How is it to wake up in Eden? Our sleeping tents are pitched in a half circle facing the cliff and the east, but the weather is so fine we sleep outside, Night after night we wake at odd hours to see the black sky with big bright stars burning holes in it. We watch the Dipper and Cassiopeia do their slow dance around the Pole Star, and the misshapen boat of the moon sail up and over and down. Finally we wake to find the east lightening, going pink, the flat clouds in that direction taking fire. Lying snug, we wait until the sun surges up over the mountains far to the east. The green and brown camp, the white tents, come clear, long shadows stretch, and on the cliff edge, haloed with pure light, the martens have appeared.
I realized then that to excel in anything requires much more than ordinary effort …
As we sat down on a rock to rest awhile, I noticed a small cheery tree nearby, no more than three feet tall and only half in bloom. To think that this lovely late cherry buried deep in snow all winter, did not forget to blossom when spring finally came to these mountains! Growing there fragrantly like the Zen koan, “Plum blossoms in the scorching sun,” it reminded me of Gyōson’s lines:
Poor wild cherry tree!
You’ve none but me to love you,
And I’ve none, alas, but thee.
—Bashō, Narrow Road to a Far Province, translated by Dorothy Britton in Haiku Journey
I am now able to trace distinctly the outline of the coast on the southern side of the river. Sometimes the high lands are suddenly enveloped in dense clouds of mist, which are in constant motion, rolling along in shadowy billows, now tinted with rosy light, now white and fleecy, or bright as silver, as they catch the sunbeams. So rapid are the changes that take place in the fog-bank, that perhaps the next time I raise my eyes I behold the scene changed as if by magic. The misty curtain is slowly drawn up, as if by invisible hands, and the wild, wooded mountains partially revealed, with their bold rocky shores and sweeping bays. At other times the vapoury volume dividing, moves along the valleys and deep ravines, like lofty pillars of smoke, or hangs in snowy draperies among the dark forest pines.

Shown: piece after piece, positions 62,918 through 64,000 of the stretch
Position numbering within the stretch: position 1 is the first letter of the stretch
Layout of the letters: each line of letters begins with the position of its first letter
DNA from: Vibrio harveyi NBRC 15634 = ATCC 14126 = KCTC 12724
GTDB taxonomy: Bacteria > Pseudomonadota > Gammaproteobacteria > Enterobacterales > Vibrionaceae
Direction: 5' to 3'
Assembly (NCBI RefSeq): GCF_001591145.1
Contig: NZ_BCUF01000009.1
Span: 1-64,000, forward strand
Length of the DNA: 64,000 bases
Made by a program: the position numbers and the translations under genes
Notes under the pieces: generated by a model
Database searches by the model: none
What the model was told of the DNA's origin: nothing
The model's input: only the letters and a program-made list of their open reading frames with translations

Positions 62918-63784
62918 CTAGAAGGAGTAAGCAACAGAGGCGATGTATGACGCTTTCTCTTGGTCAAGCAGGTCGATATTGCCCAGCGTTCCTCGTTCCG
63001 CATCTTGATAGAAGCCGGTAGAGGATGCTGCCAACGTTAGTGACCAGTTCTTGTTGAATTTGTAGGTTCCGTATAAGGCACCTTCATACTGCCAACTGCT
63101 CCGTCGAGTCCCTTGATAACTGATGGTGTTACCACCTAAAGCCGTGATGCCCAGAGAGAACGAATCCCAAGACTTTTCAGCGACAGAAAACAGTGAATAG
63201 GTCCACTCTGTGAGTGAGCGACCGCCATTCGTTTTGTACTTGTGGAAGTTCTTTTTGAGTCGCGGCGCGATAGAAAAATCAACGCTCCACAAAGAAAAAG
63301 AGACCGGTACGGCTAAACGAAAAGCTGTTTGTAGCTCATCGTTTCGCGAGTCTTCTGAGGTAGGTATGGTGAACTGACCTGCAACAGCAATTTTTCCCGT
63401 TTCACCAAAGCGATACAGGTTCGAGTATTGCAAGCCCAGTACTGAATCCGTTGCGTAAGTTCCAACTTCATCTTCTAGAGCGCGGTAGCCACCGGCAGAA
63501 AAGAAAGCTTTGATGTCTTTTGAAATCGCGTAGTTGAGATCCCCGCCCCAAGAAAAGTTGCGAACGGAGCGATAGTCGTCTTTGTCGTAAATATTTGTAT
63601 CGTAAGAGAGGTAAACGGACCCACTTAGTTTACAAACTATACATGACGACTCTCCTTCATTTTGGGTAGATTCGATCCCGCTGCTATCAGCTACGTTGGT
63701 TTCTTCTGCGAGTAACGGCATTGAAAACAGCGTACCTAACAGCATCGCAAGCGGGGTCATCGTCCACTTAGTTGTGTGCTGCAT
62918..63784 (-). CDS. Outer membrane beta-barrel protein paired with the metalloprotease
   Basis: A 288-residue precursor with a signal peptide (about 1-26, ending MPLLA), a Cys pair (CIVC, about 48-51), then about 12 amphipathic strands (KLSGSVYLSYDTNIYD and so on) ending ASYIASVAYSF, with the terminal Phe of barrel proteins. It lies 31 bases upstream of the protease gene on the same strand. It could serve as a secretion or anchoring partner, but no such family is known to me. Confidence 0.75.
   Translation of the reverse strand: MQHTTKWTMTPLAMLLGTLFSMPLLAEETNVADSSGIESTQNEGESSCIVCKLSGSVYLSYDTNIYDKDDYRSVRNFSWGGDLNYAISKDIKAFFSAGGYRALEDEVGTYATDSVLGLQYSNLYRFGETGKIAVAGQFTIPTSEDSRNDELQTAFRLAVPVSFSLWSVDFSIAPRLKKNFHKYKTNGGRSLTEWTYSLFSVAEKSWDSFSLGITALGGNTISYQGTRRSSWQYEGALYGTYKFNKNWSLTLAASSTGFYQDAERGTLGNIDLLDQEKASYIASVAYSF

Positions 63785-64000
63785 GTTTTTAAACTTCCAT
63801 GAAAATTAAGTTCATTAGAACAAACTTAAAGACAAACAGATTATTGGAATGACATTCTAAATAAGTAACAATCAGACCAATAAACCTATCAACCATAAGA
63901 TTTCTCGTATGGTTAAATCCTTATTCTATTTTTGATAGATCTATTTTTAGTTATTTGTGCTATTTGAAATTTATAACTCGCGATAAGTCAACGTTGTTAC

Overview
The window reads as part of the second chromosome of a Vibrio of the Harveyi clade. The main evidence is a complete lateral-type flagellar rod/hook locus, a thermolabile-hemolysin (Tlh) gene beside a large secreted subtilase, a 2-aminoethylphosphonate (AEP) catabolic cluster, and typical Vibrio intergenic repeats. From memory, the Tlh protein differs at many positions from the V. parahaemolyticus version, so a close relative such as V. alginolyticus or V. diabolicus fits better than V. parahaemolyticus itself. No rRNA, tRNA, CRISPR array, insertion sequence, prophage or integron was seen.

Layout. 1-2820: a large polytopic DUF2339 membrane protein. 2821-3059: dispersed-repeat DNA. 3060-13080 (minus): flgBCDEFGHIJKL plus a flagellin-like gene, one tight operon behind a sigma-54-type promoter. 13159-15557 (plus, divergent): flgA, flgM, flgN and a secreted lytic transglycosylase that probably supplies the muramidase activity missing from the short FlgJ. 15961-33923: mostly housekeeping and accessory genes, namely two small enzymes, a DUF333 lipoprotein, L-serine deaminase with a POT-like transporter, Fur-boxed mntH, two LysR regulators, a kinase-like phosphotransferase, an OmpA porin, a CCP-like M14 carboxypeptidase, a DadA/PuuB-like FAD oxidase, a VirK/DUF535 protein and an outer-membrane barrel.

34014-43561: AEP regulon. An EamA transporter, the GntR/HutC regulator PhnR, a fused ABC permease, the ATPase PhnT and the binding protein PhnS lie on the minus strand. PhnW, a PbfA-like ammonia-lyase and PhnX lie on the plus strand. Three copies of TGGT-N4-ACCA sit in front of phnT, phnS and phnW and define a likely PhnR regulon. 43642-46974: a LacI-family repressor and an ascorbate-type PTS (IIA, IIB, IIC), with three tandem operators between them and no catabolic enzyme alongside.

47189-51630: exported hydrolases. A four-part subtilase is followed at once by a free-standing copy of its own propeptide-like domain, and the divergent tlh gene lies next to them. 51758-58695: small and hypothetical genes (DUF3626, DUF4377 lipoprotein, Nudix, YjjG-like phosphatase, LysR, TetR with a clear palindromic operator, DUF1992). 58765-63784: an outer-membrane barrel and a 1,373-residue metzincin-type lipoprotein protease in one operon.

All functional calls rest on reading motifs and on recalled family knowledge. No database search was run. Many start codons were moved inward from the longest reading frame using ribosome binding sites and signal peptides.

Our first flock of evening grosbeaks alights in the apple tree below the terrace this morning. The return of these winter birds forms one of the small markings on the sundial of our natural year. Each such little first-of-its-kind event records an advance in the seasons — the first ‘okalee’ of a returning redwing in the last days of February, the first song of the woodcock in March, the first bluet of spring in April, the first rasp of a katydid’s wing in August, the first heath aster blooming in September, the first red maple leaf drifting down Hampton Brook, the first skim of ice along the edges of the pond, the first falling snowflake. They are all small indications of the wider, profounder changes taking place in the sky and on the land.
How many of us still feel the grip of place — the long span of a life traced out in the growth of trees planted by someone you knew, a family history measured in memory and change, the sudden clutch of knowing that it will end, life and memory both, that love and sorrow cannot be separated? To learn the names of trees and grasses, the times of their seeding and flowering, the glimpse they offer into the grand cycles of nature is to see your own life written there. To know the geography of a place is to know why we have always made stories in which our own human stuff is indivisible from the stones and creeks and hills and growing things.
—Kim Mahood in Position Doubtful: Mapping Landscapes and Memories, Scribe Press, 2016.
Photo by Cathy Yeulet